Summer is officially over as everyone across the country has gone back to school this week (the weather has been getting cooler too)! Though everyone here at HQ has graduated already, we’ve been busy bees with events, interviews, and some behind-the-scenes work in order to have an eventful and exciting fall!
This week our Executive Director, Emily May, presented at Civic Hall! During this event, she discussed why Hollaback! started and what it does. We’re proud to be involved with Civic Hall and to be able to start a conversation about street harassment with so many inspiring individuals!
Emily was also a part of a panel during the Mind Your Own Business: Cinema Against Street Harassment event. The first day of the event screened Maggie Hadleigh-West’s War Zone, which focuses on street harassment and even has West confronting those who street harass. During the panel, they discussed “what we can do to end this perverse – and pervasive – epidemic.”
Online harassment has been covered a lot in the news lately–Hollaback! and HeartMob both received a mention from Take The Lead. The article discussed how not only famous women, but any women, who use social media can face online harassment and what needs to be done to combat it.
Debjani spoke with WPIX about a possible 911 texting option for victims of domestic violence. She also spoke to Runner’s World about street harassment in both suburban and urban areas. Stay tuned with our Twitter for the video and article when they are released!
Here’s what is going on with our sites around the world:
Hollaback! London was mentioned in a speech by a club owner as one of the many resources the club used in order to make London nightlife safer for everyone. Last week, Hollaback! London also issued a statement about the new Night Tube where they offered their support and services to those who may experience harassment when using the new train service. You go Hollaback! London!
Hollaback! Alberta was featured in the Edmonton Examiner. The article discusses confronting harassment and even mentions a survey that Hollaback! Alberta conducted in 2013 “designed to study the different demographics and reasons behind gender-based street harassment.” Great work Hollaback! Alberta!
Hollaback! Vancouver participated in WAVAW Rape Crisis Centre’s Take Back the Campus: A March to End Rape Culture. This was a “demand that leadership go beyond simply writing policy and actually create a culture where sexualized violence against students, staff and faculty is not tolerated and is dealt with in just, timely and meaningful ways.”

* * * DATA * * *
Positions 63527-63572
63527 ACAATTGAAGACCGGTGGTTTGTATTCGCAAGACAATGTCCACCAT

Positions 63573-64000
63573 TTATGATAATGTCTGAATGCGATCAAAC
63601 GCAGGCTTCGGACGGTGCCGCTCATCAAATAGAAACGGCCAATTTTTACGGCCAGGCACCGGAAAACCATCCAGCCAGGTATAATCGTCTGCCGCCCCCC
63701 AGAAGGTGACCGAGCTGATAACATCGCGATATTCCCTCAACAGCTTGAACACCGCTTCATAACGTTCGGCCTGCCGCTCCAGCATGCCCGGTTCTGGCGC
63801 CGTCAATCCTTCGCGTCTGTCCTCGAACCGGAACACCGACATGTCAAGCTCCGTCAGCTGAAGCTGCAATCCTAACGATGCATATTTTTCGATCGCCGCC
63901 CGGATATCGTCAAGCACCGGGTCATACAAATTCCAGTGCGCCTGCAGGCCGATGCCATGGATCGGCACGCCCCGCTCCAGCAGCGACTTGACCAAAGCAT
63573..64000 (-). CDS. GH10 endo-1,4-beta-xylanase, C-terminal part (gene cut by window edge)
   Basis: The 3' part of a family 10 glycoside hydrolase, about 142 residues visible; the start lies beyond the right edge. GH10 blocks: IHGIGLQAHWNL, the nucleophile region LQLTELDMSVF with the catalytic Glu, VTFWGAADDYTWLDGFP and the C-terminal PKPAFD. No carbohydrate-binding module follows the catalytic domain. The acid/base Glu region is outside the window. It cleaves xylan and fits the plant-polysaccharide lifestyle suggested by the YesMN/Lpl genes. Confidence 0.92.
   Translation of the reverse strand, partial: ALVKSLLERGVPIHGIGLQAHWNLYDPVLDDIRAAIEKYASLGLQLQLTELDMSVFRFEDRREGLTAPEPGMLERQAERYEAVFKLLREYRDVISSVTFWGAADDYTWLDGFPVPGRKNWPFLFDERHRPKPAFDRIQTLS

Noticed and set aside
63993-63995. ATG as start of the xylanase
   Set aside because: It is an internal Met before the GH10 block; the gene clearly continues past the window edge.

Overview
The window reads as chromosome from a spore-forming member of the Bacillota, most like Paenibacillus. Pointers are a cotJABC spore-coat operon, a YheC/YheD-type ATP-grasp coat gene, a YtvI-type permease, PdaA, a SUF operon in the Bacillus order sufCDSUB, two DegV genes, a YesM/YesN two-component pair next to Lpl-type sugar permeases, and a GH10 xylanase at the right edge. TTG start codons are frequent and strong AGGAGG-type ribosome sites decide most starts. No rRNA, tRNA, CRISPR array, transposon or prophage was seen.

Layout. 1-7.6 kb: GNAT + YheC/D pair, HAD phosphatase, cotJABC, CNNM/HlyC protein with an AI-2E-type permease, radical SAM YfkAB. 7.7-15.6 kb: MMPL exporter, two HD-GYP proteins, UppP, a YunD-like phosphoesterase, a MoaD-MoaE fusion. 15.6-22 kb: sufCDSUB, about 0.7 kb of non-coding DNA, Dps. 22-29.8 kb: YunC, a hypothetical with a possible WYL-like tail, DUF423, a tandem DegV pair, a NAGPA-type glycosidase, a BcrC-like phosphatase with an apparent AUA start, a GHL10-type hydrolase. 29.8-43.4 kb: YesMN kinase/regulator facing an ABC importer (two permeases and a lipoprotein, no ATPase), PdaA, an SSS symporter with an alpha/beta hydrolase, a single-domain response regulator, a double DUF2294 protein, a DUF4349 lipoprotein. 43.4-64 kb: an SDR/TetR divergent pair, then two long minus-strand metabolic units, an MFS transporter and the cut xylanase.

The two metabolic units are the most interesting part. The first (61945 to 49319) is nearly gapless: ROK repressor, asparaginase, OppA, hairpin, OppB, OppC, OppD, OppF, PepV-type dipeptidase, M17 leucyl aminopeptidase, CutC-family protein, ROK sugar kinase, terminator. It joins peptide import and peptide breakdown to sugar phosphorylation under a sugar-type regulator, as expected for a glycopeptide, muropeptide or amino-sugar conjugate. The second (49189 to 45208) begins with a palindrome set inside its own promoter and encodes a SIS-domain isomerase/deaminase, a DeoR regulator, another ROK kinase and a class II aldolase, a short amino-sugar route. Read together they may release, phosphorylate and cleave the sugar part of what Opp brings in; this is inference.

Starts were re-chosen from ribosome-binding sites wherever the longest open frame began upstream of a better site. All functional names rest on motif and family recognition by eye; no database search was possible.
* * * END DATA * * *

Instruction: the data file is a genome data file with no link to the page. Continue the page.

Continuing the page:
See the video of the event here. And if you’re in the area, check out the other events that will be going on for the rest of the week!
That’s all for this week!
Holla and out!
– the Hollaback! Team
The woman next to me noticed the man in front of us was masturbating in his pocket. I knew his hand had been in his pocket for a while and was ignoring him and trying to read. I’m glad she said something. She yelled at him to get off the train at the next stop and he didn’t. At that point, I called the police. I had to physically restrain him from leaving the station. A group of bystanders helped keep him put while the cops came. He pretended like he had no idea what we were saying. But he clearly understood what was happening.
Since he wasn’t exposed, the cop said there’s no way there could be a successful case against him, but that he’d add the guy to their file.
Watch out for this guy on the red line.
Got my butt grabbed at Slim’s. Unfortunately, there were so many people around, I didn’t even see who it was, but watch out, ladies.
I was walking on the sidewalk and two teenagers were approaching on their bicycles. One reached out and grabbed my chest and biked away quickly before I could react.
Today an apparently magrebi man who was traveling in a train from Pamplona to Zaragoza couldn’t pay the ticket (he needed 1,15€ more). No one helped him. The reviser has told him to get off the train and he went completely mad. Finally, the reviser pulled him out in a village in the middle of nowhere while saying “I’m racist because of people like you”, and “If you are in our country respect our rules”, and shouting “this is how this people has to be treated”. No one said a word, and even a few people congratulated the reviser. I wasn’t there, but my boyfriend was so he has told me (no, he didn’t say anything either). Europe is going back to Germany during the beginning of the 30’s decade.
Hoy un hombre con acento magrebi que viajaba en un tren Pamplona-Zaragoza no tenía dinero suficiente para pagar el billete (a falta de 1,15€). Nadie le ha ayudado, y el revisor le ha dicho que tenía que bajarse del tren. El hombre en cuestión se ha enfadado y el revisor le ha echado diciendo: “Soy racista por gente como tú”, o “Si vives en nuestro país respeta nuestras normas”, y luego ha gritado: “Así hay que tratar a esta gente”. El hombre ha sido expulsado del tren en un pueblo en medio de la nada. Nadie ha dicho absolutamente nada, incluso hay quienes le han felicitado. No lo he vivido en primera persona, me lo ha contado mi novio, quien iba en el tren y, por cierto, no ha hecho nada. Europa está como Alemania a principios de los años 30.